The husband and wife pair, Robert and Mary A. Weston, were also in the daguerreotype business. The 1850 Federal census lists English-born Robert Weston as an artist, while the 1855 New York Census reports that he worked with daguerreotypes. (4) Mary’s profession is never listed in either census. Possibly blood relatives, Robert Weston and James P. Weston were listed together at 132 Chatham and 192 Broadway as daguerreians through the 1840s and 1850s.

Mary Ann Weston was the daughter of British immigrant Thomas Kearsing (1774–1856), a pianoforte maker of the well-known Kearsing piano makers from the 1830s. She was born around 1812 in New York City, and she married Robert in 1839. She only appears in the directories between 1858 and 1861, where the couple were listed separately at 142 ½ Bowery. After Robert’s death in 1863, Mary continued to operate as a photographer at 392 Bowery until 1866, as seen in the U.S. IRS Tax Lists. (5) By 1866, Mary looked to move to California, posting in the New York Daily Herald:

A PHOTOGRAPH GALLERY, ESTABLISHED IN THIS city in 1839, and in a flourishing state of business, to be sold as the owner must leave for California to settle some family affairs. Apply at WESTON’S Photograph Gallery, 392 Bowery, near Cooper Institute.[v]

She eventually moved to California in 1874 to be with her siblings, where she died three years later.

The Westons operated close to the 149 ½ address. Their closest relation to this address lies with a leather factory. In 1845, James P. Weston used the address 43 Eldridge for his daguerreotype submission to the American Institute and the Mechanics’ Institute Art Fair, an address he shared with Walter S. Abbott of Abbott & Smith Saddlery. Between 1842 and 1843, Abbott & Smith Saddlery is located at 149 Bowery. Did the two men know each other? Could Weston have operated a studio out of Abbott’s shop? Did Abbott make cases for Weston?

These three Westons are the likely makers of the silhouette in the Winterthur collection. James and Robert exhibited works in the American Institute annual fairs. Robert submitted a “pen & ink drawing” at the 1846 show, (6) showing that he had the ability to produce at least the silhouette’s background. If Robert, his wife, and James were in business together, that could account for the different styles in signature and silhouettes that are found on Weston Profiles, i.e. block serif script versus cursive script. None of the silhouettes have a first name included in the signature but that is similar to the daguerreotypes produced by the Westons, which can be found in the New-York Historical Society, the J. Paul Getty Museum, and in auction houses. These pieces usually include the name “Weston” and the studio address across the bottom of the frame.

Case for Weston daguerreotype of John Snowden, MD., c. 1845–1852, Cased Image File, Item 2-289, PR 12, New-York Historical Society, New York, NY.

While research concluded that Mary Pillsbury Weston was not the creator of the Weston Profiles, another Mary Weston was most probably involved. The Westons produced silhouettes in the 1840s, and as the daguerreotype became more popular and more accessible to a larger market, they diversified by opening a daguerreotype studio. By the end of the decade and into the 1860s, they started to create photographs and carte-de-visites, continuing to stay abreast of consumer demands. They did not garner the notoriety like famous daguerreotypists Matthew Brady or Jeremiah Gurney, nor did they operate on their scale. In fact, New York City was filled with studios like the Westons’. In 1853, it was estimated that there were eighty-six portrait galleries in the city. (7) More research needs to be conducted on these smaller enterprises to get a better sense of the operations of a portrait-making and -selling business like the Westons’, and its relationship to a larger network of material production in mid-nineteenth-century New York.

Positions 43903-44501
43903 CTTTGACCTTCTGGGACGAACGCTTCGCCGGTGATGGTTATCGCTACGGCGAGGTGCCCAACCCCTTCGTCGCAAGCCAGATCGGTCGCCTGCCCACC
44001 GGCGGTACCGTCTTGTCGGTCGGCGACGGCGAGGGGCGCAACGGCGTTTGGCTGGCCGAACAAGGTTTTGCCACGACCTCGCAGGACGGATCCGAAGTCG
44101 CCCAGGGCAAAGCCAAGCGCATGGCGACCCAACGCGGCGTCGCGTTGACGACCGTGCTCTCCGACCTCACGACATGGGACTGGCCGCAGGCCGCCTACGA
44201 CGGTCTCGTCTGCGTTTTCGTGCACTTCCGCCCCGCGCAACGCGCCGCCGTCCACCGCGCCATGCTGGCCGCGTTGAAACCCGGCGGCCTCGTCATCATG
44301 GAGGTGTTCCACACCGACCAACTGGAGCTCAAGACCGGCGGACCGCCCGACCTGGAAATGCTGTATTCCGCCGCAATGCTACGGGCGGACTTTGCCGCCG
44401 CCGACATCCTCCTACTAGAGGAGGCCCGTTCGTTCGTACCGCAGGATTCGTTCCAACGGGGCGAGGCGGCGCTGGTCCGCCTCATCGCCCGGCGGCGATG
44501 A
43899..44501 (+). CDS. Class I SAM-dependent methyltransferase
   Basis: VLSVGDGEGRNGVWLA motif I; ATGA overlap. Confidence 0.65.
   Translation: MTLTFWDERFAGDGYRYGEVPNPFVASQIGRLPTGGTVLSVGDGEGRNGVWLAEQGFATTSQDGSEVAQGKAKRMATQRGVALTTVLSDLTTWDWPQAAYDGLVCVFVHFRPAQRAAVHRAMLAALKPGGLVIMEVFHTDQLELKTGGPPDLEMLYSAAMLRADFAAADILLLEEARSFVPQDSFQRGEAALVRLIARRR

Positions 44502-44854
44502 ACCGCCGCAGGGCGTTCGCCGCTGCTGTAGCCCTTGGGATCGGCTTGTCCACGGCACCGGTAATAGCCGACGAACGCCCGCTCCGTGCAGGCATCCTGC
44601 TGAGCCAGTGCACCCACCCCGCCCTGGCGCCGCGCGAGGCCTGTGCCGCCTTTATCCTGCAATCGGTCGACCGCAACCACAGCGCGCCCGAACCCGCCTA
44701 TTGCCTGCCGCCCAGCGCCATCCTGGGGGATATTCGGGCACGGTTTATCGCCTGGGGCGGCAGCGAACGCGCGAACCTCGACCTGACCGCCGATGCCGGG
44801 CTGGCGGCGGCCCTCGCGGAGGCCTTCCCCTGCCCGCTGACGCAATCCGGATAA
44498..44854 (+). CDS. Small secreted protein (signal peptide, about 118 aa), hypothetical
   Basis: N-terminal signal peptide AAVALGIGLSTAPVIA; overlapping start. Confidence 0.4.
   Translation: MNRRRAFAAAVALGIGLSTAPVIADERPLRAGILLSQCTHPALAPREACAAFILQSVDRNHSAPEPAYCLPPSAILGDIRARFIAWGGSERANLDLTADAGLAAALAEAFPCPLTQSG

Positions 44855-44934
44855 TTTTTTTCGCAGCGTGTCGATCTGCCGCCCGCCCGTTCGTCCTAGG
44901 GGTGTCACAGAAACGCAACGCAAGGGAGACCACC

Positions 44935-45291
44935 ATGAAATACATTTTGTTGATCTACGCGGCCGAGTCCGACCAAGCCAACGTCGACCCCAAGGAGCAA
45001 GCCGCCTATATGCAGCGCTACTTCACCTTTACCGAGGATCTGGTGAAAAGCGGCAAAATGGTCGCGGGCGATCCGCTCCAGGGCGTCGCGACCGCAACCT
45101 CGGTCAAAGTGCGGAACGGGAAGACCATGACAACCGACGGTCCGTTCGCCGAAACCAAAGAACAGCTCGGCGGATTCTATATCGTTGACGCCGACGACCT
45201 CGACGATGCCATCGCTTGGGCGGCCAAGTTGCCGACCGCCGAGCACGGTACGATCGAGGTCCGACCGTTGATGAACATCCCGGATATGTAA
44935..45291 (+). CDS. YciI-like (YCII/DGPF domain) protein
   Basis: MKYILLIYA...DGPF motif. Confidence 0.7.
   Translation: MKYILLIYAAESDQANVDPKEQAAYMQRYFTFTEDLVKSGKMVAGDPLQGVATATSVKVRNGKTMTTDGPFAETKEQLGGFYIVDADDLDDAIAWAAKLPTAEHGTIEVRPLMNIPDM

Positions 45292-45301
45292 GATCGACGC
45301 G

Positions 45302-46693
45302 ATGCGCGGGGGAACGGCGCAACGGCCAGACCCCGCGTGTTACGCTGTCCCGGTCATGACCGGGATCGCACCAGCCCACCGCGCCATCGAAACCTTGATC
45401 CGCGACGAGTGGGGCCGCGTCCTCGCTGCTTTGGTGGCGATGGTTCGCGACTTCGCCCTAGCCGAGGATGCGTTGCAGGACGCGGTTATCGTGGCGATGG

You can see this silhouette and others from the Winterthur Library and museum collection in the special loan exhibition In Fine Form: The Striking Silhouette at the Delaware Antiques Show, November 9–11, 2018.

Post by Amanda Hinckle, 2017-2018 Robert and Elizabeth Owens Curatorial Fellow, Museum Collections Department, Winterthur Museum, Garden & Library

Winterthur is very grateful for funding from the National Endowment for the Arts, which has given us the ability to photograph and digitize works on paper in the collection, including these silhouettes.

(1) Northeast Auctions. Fall Weekend Auction, October 31-November 1, 2015.Portsmouth, NH: 2015. Auction Catalog. https://northeastauctions.com/product/mary-pillsbury-weston-american-1817-1894-full-length-silhouette-of-a-woman-circa-1840/

(2) Emma Rutherford, Silhouette: The Art of the Shadow (New York: Rizzoli, 2009).

(3) J Winchester, “Daguerreotype Portraits,” The New World: A Weekly Journal 5 (November 26, 1842): 351.

(4) Although not in the New York City directories until 1848, the arrival of a Robert Weston is reported in the New-York Spectator in 1837, which is backed by immigration records. “Passengers,” New-York Spectator, March 28, 1837.

(5) Craig’s Daguerreian Registry, last modified 1998, http://craigcamera.com/dag/.

(6) New York Daily Herald, March 17, 1866, 7.

(7) Ethan Robey’s dissertation titled “The Utility of Art: Mechanics’ Institute Fairs in New York City, 1828-1876,” includes an appendix listing artists who displayed their work. Ethan Robey, “The Utility of Art: Mechanics’ Institute Fairs in New York City, 1828-1876” PhD diss., Columbia University, New York, 2000.

(8) Beaumont Newhall, The Daguerreotype in America, 3rd ed. (New York: Dover, 1976), 55.